A few of our groups projects come to mind: Fulton Street Transit Center in NYC (our 3d renderings are posted all around the construction site), The YAS Marina Hotel in Abu Dhabi (we created simulations of the LED Roof system as well as hundreds of abstract 2d animations that play across it), the flagship Louis Vuitton store in Hong Kong (we simulated the animated LED Facade system for the client) - it's kind of cool to simulate things on the computer and see them get built in the real world!
What particular schools, if any, does your firm recruit new hires from? If none, where do you recruit new hires?
We get our referrals mostly (99.9%) from the community itself - in our case, the local 3ds Max and After Effects user groups. It's the best place to network and find new talent, really.
What advice would you give to aspiring animators?
My own personal strategy has been to always look at the best that's out there, emulate to learn, then try and improve on it. You can learn quite a lot from traditional techniques. Work hard, be humble, be persistent. And be original. Your reel has to speak for itself so make sure the opening shots are your best because that's all a prospective employer may see before moving on to the next one. Then show variety - no one wants to see five minutes of the same thing. Also, know your target market. There's nothing worse than someone kicking off their reel with a bunch of dancing mushrooms when they're interviewing at an architecture firm: it announces you didn't bother to research the job you're applying for. Lastly: be generous with your knowledge - it'll come back to you two-fold. But keep a trick or two up your sleeve.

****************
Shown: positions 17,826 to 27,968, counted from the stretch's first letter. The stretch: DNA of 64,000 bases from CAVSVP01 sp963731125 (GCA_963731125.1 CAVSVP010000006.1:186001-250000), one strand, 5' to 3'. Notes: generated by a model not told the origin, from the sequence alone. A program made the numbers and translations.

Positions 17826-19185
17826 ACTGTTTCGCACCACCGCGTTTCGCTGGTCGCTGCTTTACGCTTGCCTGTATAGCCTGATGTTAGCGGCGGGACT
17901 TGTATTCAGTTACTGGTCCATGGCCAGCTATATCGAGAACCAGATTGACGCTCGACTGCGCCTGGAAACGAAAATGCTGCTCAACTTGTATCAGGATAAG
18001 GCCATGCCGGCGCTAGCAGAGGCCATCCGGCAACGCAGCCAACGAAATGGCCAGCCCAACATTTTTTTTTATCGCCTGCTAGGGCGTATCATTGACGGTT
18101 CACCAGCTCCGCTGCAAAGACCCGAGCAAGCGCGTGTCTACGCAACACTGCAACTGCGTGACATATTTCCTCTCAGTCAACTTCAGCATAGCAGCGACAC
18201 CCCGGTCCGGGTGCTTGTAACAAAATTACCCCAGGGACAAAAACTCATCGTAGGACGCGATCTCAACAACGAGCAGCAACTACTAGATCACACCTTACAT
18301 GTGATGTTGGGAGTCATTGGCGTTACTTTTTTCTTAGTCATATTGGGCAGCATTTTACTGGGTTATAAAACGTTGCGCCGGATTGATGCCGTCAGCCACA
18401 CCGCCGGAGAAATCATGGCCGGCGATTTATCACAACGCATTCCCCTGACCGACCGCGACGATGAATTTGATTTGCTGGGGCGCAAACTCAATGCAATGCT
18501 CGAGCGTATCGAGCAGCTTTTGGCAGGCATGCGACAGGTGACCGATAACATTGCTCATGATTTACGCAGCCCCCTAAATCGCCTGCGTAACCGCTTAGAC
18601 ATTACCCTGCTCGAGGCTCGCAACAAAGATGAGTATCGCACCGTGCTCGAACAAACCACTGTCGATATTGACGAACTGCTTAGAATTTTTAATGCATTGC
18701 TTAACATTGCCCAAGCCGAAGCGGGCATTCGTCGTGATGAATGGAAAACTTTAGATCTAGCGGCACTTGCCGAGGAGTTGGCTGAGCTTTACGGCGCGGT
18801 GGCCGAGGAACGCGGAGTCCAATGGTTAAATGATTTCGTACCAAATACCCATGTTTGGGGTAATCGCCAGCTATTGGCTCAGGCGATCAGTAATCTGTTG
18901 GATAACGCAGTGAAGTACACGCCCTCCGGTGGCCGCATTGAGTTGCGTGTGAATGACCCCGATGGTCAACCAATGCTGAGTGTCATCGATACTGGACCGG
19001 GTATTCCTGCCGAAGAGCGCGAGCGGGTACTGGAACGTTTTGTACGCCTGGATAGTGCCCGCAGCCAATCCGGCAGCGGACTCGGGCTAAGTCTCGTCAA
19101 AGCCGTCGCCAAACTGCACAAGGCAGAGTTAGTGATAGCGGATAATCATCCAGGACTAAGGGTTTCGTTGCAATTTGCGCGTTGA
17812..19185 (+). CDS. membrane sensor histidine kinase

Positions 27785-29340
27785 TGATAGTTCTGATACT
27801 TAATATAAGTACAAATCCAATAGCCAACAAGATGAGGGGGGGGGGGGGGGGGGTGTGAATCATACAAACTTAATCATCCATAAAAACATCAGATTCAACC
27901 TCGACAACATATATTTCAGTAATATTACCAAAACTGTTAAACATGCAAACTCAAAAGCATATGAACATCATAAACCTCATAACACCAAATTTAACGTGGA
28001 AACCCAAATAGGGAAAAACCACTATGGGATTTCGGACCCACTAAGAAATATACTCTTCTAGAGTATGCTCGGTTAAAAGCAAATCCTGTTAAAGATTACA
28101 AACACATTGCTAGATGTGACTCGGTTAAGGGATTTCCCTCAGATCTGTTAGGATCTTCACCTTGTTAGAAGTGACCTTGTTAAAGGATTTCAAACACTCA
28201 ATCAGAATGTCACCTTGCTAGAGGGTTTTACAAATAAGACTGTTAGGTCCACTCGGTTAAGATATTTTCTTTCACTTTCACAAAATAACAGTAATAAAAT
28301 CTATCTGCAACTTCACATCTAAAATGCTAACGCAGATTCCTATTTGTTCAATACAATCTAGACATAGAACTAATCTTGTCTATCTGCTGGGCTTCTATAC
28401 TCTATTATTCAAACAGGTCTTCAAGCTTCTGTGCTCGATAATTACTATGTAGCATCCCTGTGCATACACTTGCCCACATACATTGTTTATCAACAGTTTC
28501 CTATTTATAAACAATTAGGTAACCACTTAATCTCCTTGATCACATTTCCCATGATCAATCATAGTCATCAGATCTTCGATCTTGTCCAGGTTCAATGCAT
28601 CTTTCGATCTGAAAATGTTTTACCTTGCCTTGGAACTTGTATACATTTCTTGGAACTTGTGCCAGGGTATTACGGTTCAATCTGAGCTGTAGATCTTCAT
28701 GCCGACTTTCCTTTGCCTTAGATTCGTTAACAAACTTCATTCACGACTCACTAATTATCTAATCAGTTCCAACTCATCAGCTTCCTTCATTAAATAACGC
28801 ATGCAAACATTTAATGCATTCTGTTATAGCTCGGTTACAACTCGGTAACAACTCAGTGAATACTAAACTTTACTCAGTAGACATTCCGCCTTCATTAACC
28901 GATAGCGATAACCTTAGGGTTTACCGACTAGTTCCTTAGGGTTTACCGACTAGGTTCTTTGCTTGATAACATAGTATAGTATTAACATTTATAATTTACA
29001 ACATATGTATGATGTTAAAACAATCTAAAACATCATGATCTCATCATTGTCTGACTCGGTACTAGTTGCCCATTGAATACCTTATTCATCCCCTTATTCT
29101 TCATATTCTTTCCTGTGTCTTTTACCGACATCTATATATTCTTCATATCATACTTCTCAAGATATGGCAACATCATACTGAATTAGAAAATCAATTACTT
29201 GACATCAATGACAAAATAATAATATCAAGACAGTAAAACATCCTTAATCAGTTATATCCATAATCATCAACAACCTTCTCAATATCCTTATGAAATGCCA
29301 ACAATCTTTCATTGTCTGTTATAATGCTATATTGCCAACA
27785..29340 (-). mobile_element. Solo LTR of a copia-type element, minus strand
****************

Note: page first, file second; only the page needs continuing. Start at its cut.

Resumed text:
What were your most challenging projects, and why?
Government projects. They tend to have shifting objectives and a lot of time and money to achieve them. Which can be good and bad depending on your POV.
What kind of education did it take to get you where you are today?
I'm completely self taught as the (3d graphics) curriculum didn't exist when I was in college. Dating myself - yikes! There are good schools out there, but there are plenty of first class self learning tools out there as well. Depends on what suits you.